August 2010
Volume 10, Issue 7
Vision Sciences Society Annual Meeting Abstract  |   August 2010
Discrimination training builds position tolerant object representations
Author Affiliations
  • David Remus
    Department of Psychology, Stanford University
  • Kalanit Grill-Spector
    Department of Psychology, Stanford University
    Neuroscience Institute, Stanford University
Journal of Vision August 2010, Vol.10, 953. doi:
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      David Remus, Kalanit Grill-Spector; Discrimination training builds position tolerant object representations. Journal of Vision 2010;10(7):953.

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      © ARVO (1962-2015); The Authors (2016-present)

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Studies of perceptual learning have demonstrated that when observers are trained to discriminate low-level image features, such as orientation or contrast, in a single retinal position, performance improvements are specific to the trained stimuli and position. However, it is unknown whether perceptual learning of objects is similarly specific to both the trained stimuli and position. If perceptual learning of objects occurs at lower-level stages of visual processing it may display position sensitivity. However, if learning of objects occurs in higher-level visual regions, which show decreased retinotopic sensitivity, learning effects may generalize across retinal positions. We investigated whether learning to discriminate among novel objects in a single retinal position improves performance in the trained position, untrained positions, or in cases where the objects to be discriminated appear in two separate in positions (swap). 14 observers were trained with feedback to discriminate among 24 exemplars from a single category of novel objects, each of which was shown in one of two possible retinal positions over the course of 5 days (8640 total exposures per observer). After training, observers' discrimination performance significantly increased (mean d′ increase = 1.1±0.12 SEM) for the trained but not untrained objects. Training improvements were not significantly different across the trained positions, untrained positions, or swap conditions. Generalization across positions occurred despite the fact that a given object was only observed in one retinal position during training. 17 additional observers participated in an identical experiment but were not given feedback during training. Learning improvements were smaller without feedback (mean d′ increase = 0.70±0.13 SEM), but resulted in the same category-specific, position-general profile. Our results suggest that discrimination training on objects is mediated by high-level visual regions with large receptive fields, and that building position invariant representations of objects does not necessitate experience with these objects in many retinal positions.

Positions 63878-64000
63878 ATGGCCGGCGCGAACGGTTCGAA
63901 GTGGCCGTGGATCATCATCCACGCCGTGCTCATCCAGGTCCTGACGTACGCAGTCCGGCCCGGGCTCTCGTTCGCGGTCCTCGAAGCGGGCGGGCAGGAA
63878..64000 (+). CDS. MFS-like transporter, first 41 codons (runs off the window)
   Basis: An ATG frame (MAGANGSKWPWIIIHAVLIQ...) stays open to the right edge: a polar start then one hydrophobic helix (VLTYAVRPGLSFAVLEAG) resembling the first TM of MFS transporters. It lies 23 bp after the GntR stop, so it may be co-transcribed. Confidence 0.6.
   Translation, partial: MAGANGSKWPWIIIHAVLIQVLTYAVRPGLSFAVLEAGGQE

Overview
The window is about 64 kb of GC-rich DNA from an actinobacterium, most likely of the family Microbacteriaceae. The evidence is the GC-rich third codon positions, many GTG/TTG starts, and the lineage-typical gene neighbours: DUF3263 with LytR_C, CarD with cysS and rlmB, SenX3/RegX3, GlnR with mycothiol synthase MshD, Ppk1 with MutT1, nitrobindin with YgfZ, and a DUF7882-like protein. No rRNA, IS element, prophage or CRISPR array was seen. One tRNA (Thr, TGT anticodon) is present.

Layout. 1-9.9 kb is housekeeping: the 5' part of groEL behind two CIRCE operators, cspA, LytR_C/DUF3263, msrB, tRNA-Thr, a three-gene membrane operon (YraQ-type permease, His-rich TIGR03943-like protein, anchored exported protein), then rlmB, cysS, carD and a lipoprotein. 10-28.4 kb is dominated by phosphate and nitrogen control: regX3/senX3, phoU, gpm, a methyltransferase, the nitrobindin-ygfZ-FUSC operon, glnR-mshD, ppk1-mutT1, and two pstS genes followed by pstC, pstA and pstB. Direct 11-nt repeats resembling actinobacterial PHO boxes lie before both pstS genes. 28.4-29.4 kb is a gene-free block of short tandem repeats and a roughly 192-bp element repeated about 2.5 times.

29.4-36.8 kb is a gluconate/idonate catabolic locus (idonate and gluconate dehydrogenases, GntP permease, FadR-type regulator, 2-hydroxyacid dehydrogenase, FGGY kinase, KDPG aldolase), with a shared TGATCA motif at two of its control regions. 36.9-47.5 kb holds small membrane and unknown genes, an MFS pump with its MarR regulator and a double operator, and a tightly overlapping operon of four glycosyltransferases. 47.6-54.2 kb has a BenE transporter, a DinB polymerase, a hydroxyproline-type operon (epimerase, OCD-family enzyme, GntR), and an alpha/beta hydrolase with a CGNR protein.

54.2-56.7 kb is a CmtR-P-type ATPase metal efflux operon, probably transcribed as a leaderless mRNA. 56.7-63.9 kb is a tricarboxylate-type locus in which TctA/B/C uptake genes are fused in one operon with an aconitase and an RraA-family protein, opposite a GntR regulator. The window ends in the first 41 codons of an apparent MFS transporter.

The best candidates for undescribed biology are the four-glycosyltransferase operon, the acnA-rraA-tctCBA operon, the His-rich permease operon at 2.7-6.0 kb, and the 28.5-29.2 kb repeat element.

NEI R01 EY019279-01A1. 

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